Shortening and modernizing our ritual is not the ultimate answer. It will only help. And it will help only if it equips us with the attitudes and tools, and releases to us the time, for work on the vital public issues and crucial social problems of the day. Our objective should be to assist mankind in solving the problems which beset him. Our ritual should be a means to that end. The answers to most of the questions which confront mankind are found in the delicate balance between two or more public policies, each equally good, which conflict in a particular area. Let me illustrate this point with just one of many examples which could be given.

Public policy today views education as a national resource and demands that all pupils, public and parochial, have the best education possible. At the same time, public policy demands that every individual be free to worship God, or not, as he sees fit and that government shall neither establish a religion nor tell us whether to worship God and, if so, when, where, and how. In the administration of the new Federal Aid to Education Act, local communities will be required to find the delicate balance between these policies so as to minimize conflict between them. This will involve consideration of the relations between men, between religions, between government and religion, and between federal, state and local governments.

The men who decide these matters must respect one another, have a sincere desire to find the best of all possible answers and be willing to spend the time and make the sacrifices required in finding the answers. In short, they must be motivated by an unselfish, responsible, public spirit. They cannot be fettered with prejudice or hate. They cannot be simply anti-Catholic or anti-this or that, because a negative attitude stifles rather than stimulates the thought and free discussion which test theories and refine ideas. America already has countless organizations committed to one selfish interest or another or smugly satisfied that they already have discovered the ultimate truth in some field. There are precious few dedicated to pursue truth with an open mind and without selfish motives. History has demonstrated repeatedly that groups of men who together think out responsible answers to human problems wield an influence for good far beyond their numbers. There is today a greater need than ever for such groups.

Masonry is uniquely adapted to the task. Composed of men of every political belief, of various national origins, open to every religion, trained to have faith in and respect for one another, it is able to foster diversity without being divisive, and to find the delicate balances required to make our social order work. Rather than retreating from the problems of mankind, Masonry should advance upon them. It should seek rather than avoid the opportunity to grapple with contemporary issues. Let us make Lodges forums for discussion of such questions. Such discussions could probably best be conducted at refreshment where the spirit is informal. They would give direction and purpose to our fellowship. To this end we should encourage a revival of the festive board which occupied such a key role in earlier days of our fraternity. Let us open such meetings to wife, family, friends and guests. Let us bring the community into the Lodge and at the same time take the Lodge to the community. This will require skill. Lodges which wish to pursue such programs should be assisted and advised by professionals employed by this Grand Lodge. It will also require hard work, but it will be worth it. Masonry will again play an active role as it did in those colonial days about which we now boast. Masonry will have an important purpose in life. It will make a valuable contribution to society. Let us free Freemasonry to do the job.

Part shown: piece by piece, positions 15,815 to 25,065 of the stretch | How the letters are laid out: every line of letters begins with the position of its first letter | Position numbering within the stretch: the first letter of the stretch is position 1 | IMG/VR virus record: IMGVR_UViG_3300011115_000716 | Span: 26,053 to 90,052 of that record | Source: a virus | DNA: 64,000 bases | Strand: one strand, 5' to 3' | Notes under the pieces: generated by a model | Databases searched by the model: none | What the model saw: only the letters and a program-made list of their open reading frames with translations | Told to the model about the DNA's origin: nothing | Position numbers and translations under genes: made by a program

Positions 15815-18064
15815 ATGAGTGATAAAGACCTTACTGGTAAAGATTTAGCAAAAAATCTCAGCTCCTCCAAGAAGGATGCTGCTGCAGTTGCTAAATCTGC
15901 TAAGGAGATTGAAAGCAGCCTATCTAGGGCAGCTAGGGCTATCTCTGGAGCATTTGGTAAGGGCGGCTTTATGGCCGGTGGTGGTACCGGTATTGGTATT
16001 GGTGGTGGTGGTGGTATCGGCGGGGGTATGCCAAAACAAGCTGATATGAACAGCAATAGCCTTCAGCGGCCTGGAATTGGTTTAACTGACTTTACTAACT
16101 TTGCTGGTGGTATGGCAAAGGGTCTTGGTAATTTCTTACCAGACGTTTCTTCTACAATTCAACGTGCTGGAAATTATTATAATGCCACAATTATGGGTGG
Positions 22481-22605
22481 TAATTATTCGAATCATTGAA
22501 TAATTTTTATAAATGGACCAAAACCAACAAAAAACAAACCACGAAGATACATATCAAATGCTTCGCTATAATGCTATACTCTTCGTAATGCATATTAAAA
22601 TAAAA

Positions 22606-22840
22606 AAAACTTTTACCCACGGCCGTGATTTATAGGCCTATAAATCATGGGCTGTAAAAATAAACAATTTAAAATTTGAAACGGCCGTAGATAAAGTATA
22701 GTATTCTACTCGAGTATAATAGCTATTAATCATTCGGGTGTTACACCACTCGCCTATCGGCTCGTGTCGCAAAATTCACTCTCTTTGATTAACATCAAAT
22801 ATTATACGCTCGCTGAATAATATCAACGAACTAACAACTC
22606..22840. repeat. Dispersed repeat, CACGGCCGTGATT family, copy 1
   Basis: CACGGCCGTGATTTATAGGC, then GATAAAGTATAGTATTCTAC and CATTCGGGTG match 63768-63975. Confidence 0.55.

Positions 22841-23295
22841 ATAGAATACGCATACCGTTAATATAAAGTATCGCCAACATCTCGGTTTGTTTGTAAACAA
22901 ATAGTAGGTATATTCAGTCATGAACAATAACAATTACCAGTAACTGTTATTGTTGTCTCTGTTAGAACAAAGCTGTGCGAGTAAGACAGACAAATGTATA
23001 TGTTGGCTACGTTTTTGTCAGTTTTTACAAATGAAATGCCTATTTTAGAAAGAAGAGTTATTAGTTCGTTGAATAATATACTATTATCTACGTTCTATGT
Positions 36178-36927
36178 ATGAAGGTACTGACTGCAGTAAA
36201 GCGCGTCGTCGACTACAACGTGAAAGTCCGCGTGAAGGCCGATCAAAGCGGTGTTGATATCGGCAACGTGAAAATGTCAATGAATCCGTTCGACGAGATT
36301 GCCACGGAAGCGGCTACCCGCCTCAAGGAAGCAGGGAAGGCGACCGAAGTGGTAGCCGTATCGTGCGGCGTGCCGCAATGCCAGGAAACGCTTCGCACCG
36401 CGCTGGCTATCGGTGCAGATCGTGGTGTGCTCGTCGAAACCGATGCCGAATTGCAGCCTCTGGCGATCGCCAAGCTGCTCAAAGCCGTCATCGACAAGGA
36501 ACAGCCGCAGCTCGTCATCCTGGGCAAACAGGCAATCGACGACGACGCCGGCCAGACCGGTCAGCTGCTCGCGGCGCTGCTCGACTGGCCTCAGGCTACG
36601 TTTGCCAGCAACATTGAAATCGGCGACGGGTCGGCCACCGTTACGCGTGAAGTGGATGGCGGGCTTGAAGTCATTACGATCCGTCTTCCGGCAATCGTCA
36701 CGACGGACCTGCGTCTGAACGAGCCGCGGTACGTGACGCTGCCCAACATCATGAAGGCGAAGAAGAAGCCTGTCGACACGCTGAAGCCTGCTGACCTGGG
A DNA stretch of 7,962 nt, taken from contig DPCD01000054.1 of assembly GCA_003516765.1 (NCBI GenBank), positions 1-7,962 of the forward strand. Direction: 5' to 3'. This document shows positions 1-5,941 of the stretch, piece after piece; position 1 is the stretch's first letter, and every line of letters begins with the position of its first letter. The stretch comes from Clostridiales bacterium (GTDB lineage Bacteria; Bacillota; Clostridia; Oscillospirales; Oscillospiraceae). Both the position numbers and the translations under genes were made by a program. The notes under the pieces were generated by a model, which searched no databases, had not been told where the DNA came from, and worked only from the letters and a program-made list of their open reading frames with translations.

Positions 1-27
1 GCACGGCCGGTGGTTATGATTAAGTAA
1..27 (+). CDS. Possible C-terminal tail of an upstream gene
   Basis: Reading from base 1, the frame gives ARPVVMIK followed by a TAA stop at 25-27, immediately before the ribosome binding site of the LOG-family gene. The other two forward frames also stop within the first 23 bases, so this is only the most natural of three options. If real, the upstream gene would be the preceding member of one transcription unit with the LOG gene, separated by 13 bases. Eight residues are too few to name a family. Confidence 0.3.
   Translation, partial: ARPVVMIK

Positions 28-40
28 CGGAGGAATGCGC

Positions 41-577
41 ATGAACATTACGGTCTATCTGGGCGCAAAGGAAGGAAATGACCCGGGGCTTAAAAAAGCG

The inspection which we have made in the last half hour is not complete. The designs which we have sketched on the trestle board are not finished. They are unfinished and incomplete because the building and rebuilding of any human institution is a continual evolution. Whether we continue our inspection, whether we make new designs, whether we renovate our institution depends on you and me. What shall our answer be?

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Last modified: March 22, 2014